I read a great blog post last week by Karla Akins, author of The Pastor's Wife Wears Biker Boots. It got me to thinking about my marketing journey regarding my debut novel. It was suggested in much of my research that you ask for endorsements, and aim pretty high. What could it hurt? I wanted my message to reach as many folks as possible. So I got brave and asked some pretty big names for endorsements and reviews. I also asked some lesser known authors and reviewers. Here's what happened.
The famous, high profile authors responded to me within a few days. The answer was "Sorry, no," but I received warm congratulations and well wishes. (Apparently, when you reach a certain pinnacle of success, your name doesn't belong to you anymore, or at least that was the case for one of the authors.) The emails were from assistants. That didn't bother me at all. They responded, and wished me well. The messages might have even been automated, but it didn't seem that way.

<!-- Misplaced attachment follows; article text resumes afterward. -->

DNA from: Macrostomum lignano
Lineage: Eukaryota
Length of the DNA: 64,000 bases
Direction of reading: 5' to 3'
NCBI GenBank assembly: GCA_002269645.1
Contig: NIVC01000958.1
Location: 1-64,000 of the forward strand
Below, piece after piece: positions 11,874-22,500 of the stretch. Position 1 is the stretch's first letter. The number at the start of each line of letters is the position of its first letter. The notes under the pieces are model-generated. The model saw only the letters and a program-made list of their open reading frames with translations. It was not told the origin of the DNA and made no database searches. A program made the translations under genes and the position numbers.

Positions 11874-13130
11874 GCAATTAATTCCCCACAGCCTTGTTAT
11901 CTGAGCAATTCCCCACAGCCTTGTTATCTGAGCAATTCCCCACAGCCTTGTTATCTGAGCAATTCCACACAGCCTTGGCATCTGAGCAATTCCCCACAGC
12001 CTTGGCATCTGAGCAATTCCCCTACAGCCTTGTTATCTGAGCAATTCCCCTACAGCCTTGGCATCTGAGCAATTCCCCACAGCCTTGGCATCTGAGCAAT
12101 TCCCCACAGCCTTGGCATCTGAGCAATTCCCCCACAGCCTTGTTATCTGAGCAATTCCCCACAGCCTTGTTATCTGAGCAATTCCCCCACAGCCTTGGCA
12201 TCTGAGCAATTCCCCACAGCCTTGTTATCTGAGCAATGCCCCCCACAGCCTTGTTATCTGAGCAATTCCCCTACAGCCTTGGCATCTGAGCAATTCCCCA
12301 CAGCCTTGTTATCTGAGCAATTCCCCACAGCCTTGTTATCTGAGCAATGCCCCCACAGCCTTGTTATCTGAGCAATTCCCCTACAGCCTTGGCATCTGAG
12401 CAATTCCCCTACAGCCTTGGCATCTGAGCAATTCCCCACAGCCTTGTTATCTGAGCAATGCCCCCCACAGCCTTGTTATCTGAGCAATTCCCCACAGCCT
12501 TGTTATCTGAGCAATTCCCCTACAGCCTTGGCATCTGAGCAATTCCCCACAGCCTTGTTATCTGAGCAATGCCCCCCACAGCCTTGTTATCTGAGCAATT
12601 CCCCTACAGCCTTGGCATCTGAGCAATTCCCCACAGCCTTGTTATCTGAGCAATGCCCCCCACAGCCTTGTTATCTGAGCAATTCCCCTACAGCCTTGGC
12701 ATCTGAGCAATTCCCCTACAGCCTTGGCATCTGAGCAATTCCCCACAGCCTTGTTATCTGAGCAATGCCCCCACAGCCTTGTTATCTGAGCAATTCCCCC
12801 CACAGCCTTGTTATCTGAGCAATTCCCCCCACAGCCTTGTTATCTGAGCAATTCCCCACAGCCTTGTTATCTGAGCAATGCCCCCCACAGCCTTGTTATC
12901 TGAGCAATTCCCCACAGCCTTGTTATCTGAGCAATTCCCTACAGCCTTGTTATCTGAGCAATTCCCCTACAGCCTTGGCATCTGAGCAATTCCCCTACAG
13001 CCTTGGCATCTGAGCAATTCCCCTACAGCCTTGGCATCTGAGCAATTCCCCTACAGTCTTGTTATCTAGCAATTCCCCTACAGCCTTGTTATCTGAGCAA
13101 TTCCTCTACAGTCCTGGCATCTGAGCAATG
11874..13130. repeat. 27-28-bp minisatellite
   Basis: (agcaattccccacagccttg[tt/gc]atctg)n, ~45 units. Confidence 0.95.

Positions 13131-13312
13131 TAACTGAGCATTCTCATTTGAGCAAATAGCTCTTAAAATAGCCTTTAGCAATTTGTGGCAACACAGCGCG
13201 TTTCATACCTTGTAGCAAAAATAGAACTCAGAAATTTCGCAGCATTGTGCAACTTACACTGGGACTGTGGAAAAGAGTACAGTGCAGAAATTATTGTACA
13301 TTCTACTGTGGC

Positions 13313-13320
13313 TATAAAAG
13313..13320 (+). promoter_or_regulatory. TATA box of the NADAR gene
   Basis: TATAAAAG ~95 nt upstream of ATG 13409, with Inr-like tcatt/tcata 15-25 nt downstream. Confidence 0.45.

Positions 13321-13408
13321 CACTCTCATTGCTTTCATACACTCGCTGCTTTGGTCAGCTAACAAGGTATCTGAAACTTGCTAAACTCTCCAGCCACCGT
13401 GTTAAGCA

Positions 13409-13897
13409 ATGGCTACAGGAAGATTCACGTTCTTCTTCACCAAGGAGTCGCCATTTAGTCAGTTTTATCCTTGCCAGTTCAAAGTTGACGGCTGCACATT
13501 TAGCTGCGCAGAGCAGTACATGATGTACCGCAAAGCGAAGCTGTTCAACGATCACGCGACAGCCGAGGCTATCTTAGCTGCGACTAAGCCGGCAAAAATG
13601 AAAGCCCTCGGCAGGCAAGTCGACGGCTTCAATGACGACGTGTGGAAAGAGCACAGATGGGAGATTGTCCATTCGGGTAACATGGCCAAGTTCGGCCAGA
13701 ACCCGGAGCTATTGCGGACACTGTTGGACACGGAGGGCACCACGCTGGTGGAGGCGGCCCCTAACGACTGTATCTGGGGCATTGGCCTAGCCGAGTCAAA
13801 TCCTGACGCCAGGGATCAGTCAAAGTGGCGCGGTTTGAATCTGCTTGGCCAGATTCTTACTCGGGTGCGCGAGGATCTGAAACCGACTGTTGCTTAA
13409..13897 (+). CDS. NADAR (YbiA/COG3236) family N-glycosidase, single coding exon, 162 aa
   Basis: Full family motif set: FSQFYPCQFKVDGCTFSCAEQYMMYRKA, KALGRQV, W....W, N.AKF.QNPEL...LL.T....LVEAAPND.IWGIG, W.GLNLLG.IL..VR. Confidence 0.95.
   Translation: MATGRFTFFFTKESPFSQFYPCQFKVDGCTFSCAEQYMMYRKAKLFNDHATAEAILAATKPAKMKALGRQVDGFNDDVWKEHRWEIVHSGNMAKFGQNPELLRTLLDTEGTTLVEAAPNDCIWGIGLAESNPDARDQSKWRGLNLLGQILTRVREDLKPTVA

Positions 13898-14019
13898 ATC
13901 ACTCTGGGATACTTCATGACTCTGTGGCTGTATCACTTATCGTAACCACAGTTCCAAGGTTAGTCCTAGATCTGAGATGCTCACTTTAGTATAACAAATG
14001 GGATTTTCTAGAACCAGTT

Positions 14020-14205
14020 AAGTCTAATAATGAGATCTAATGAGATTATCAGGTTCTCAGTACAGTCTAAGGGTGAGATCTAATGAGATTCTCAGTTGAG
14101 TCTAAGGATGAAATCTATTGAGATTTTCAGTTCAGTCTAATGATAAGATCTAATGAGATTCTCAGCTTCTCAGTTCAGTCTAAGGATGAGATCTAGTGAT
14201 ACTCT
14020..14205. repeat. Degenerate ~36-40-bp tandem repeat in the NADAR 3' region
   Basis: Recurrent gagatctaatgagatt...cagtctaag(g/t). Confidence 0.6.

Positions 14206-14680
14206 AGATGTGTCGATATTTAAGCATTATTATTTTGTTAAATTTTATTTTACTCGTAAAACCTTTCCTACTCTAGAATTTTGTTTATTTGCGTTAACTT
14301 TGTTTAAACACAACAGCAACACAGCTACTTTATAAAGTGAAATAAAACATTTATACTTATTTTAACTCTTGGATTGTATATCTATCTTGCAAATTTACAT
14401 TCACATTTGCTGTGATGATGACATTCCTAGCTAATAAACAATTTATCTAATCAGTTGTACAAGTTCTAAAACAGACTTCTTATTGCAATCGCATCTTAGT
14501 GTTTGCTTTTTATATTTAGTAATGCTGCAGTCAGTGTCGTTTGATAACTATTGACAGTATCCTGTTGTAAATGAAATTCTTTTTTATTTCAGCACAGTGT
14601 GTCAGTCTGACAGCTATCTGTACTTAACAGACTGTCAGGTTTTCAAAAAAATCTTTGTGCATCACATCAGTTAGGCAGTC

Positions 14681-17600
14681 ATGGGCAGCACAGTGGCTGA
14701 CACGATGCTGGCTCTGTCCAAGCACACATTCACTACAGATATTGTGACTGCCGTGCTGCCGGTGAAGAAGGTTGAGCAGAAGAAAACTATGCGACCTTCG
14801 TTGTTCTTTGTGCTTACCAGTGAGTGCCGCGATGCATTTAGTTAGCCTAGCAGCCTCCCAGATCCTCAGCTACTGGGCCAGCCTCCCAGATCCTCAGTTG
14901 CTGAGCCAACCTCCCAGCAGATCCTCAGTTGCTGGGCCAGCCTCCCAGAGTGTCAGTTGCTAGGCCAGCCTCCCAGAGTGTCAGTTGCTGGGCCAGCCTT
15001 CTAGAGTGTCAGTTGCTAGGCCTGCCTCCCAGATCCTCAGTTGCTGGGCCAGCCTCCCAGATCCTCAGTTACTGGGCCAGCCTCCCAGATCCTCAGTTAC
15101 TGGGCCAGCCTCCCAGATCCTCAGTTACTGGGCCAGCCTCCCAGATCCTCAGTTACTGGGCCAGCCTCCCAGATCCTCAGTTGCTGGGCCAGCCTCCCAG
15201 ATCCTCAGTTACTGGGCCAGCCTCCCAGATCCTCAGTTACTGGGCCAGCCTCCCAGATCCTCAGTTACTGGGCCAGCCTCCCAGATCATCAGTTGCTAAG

The lesser known folks DID NOT RESPOND. Now I will concede that there could be many reasons for that. This is not a rant or criticism, but it just illustrates a point. Who do you think I'm still a huge fan of, and who do you think not so much? The response I received solidified the message of the authors who responded. The lack of response caused me to lose a little faith in the message of those that completely ignored me. Let it be noted that everyone with whom I have a relationship, whether multi-published or not, online or in person, said Yes!.
So the lessons I've learned in this journey so far are:
1. Do unto others as you would have them do unto you.
2. Relationship - build relationships with people who need your message and/or who can help get your message out there.
Here's a link to Karla's post: You're Doing Twitter and Facebook all Wrong